• OEDA supports VLAN tagging for both physical and virtual deployments.
  • Client and backup VLAN networks must be bonded.
  • The admin network is never bonded.

 

Exadata Storage Indexes can store up to 24 Columns with 12.2.1.1.0

As we all know Exadata Storage indexes use to hold information up to eight columns till Exadata Storage Server Software release 12.1.0.2 , now with the of Oracle Exadata Storage Server Software release 12.2.1.1.0, storage indexes have been enhanced to store column information for up to 24 columns.

It is important to understand that only space to store column information for eight columns is guaranteed. For more than eight columns, space is shared between column set membership summary and column minimum/maximum summary. The type of workload determines whether set membership summary gets stored in storage index. I am hopping to test out this new feature shortly and will post results for my readers.

 

 

Using Oracle Direct NFS with Exadata Machine

Oracle Direct NFS (dNFS) is an NFS client which resides within the database kernel and should be enabled on Exadata for all direct database and RMAN workloads between Exadata and the Oracle ZFS Storage Appliance. With this feature enabled, you will have increased bandwidth and reduced CPU overhead. Even though there are no additional steps are required to enable dNFS although it is recommended to increase the number of NFS server threads from default to 1000.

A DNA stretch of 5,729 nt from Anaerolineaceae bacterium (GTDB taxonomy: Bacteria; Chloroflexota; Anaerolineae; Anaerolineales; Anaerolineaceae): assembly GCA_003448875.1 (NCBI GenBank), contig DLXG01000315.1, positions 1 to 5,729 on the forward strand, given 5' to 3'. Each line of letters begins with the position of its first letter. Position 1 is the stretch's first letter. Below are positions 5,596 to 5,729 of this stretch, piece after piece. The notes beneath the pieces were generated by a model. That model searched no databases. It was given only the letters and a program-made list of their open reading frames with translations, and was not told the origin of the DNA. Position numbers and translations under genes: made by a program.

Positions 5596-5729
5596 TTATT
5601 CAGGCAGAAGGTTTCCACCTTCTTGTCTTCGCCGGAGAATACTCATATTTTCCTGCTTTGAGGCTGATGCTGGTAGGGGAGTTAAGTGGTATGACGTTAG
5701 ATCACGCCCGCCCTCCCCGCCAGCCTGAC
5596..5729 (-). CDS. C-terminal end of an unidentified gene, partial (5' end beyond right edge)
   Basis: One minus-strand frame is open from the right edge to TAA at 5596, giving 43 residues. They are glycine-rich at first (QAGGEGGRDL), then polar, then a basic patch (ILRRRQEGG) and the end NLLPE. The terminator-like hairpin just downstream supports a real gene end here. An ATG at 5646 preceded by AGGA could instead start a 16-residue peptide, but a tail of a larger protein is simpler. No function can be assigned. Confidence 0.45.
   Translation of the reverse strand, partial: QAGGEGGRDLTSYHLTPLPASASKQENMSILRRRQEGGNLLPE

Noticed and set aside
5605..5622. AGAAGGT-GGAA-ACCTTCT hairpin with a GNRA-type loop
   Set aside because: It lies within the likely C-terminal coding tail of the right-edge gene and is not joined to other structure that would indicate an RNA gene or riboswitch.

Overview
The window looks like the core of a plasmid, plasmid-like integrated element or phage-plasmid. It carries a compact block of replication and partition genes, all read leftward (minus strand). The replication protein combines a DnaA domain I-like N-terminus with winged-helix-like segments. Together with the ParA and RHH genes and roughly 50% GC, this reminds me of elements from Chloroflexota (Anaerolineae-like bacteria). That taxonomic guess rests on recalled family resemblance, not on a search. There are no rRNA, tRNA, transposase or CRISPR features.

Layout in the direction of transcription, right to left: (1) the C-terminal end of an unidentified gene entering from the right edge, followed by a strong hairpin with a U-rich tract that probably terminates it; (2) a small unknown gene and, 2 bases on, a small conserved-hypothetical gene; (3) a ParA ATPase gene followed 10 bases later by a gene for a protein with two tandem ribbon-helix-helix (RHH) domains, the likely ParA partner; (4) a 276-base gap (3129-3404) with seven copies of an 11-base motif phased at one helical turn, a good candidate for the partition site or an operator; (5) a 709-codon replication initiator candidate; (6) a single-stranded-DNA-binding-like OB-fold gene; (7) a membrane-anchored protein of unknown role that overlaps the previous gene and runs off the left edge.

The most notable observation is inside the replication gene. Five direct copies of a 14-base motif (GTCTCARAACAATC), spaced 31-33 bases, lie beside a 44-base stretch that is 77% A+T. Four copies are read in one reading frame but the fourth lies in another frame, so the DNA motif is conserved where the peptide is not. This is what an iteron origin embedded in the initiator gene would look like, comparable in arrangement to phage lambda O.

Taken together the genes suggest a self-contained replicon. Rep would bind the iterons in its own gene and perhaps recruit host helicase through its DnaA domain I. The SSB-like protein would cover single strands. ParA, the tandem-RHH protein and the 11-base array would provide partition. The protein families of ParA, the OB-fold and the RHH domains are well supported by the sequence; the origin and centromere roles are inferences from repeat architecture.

As per Oracle documentation, using Oracle Direct NFS with Exadata can provide following benefits.

  • Significantly reduces system CPU utilization by bypassing the operating system (OS) and caching data just once in user space with no second copy in kernel space
  • Boosts parallel I/O performance by opening an individual TCP connection for each database process
  • Distributes throughput across multiple network interfaces by alternating buffers to multiple IP addresses in a round-robin fashion
  • Provides high availability (HA) by automatically redirecting failed I/O to an alternate address

In Oracle Database 12c, dNFS is already enabled by default.   In 11g, Oracle Direct NFS may be enabled on a single database node with the following command:

$ make -f $ORACLE_HOME/rdbms/lib/ins_rdbms.mk dnfs_on

Exadata dcli may be used to enable dNFS on all of the database nodes simultaneously:

$ dcli -l oracle -g /home/oracle/dbs_group make -f $ORACLE_HOME/rdbms/lib/ins_rdbms.mk dnfs_on

Note: – The database instance should be restarted after enabling Oracle Direct NFS. 

You can confirm that dNFS are enabled by checking the database alert log:

“Oracle instance running with ODM: Oracle Direct NFS ODM Library Version 3.0”

You can also use following SQL Query to confirm dNFS activity: